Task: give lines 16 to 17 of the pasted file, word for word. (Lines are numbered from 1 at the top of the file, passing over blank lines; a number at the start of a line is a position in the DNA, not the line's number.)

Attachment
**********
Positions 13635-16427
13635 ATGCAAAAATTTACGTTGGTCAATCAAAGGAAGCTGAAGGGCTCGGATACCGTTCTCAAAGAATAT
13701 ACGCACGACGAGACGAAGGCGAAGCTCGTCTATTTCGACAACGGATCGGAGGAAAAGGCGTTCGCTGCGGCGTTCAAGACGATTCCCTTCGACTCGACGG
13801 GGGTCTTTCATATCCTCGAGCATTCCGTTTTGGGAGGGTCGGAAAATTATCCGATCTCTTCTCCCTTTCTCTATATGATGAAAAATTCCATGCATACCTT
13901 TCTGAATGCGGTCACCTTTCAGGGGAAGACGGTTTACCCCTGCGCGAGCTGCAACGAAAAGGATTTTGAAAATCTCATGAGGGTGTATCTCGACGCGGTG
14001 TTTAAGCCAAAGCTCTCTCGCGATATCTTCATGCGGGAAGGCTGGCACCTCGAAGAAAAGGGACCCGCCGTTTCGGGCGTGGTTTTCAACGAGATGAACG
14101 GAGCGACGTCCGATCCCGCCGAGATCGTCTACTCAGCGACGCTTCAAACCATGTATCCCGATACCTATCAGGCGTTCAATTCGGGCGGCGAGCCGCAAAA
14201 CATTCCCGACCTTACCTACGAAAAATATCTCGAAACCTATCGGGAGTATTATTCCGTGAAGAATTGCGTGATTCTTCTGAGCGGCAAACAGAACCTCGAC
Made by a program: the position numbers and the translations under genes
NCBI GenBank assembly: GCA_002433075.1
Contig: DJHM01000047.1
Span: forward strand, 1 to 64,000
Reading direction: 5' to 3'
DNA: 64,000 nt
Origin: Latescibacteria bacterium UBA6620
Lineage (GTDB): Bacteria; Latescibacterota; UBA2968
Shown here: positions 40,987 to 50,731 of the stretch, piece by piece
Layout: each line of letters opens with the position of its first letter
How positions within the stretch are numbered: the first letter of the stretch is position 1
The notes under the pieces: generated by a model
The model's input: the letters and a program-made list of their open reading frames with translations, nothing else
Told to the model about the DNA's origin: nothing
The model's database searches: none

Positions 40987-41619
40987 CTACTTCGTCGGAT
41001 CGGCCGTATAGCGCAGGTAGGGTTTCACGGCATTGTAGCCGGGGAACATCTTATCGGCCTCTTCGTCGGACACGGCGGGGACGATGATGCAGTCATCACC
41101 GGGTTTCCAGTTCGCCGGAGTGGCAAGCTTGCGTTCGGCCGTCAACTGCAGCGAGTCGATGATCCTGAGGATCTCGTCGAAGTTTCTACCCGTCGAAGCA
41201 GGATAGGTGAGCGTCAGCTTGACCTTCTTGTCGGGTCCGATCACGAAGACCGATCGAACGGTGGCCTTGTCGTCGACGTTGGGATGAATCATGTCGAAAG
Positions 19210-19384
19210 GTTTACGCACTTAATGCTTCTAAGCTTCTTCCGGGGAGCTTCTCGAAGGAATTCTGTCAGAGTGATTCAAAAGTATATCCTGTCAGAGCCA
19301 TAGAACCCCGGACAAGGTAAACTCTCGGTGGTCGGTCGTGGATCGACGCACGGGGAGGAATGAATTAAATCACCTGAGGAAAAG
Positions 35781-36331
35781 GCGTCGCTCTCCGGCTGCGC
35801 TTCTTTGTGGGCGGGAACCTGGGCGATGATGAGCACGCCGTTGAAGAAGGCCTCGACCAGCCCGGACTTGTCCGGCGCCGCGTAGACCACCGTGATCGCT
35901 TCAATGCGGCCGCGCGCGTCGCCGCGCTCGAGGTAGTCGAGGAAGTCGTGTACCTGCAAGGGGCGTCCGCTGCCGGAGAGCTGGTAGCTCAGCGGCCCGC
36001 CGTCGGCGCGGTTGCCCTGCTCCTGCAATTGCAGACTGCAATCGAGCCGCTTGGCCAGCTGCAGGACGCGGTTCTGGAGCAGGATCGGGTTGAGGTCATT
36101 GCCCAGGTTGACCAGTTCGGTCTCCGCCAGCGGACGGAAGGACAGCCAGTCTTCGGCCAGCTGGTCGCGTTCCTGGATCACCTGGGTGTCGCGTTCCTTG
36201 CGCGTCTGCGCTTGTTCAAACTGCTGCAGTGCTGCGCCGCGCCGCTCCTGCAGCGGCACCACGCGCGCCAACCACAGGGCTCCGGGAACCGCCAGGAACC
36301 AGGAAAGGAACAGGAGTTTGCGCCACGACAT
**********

Lineage (GTDB): Bacteria; Latescibacterota; UBA2968
Shown here: positions 40,987 to 50,731 of the stretch, piece by piece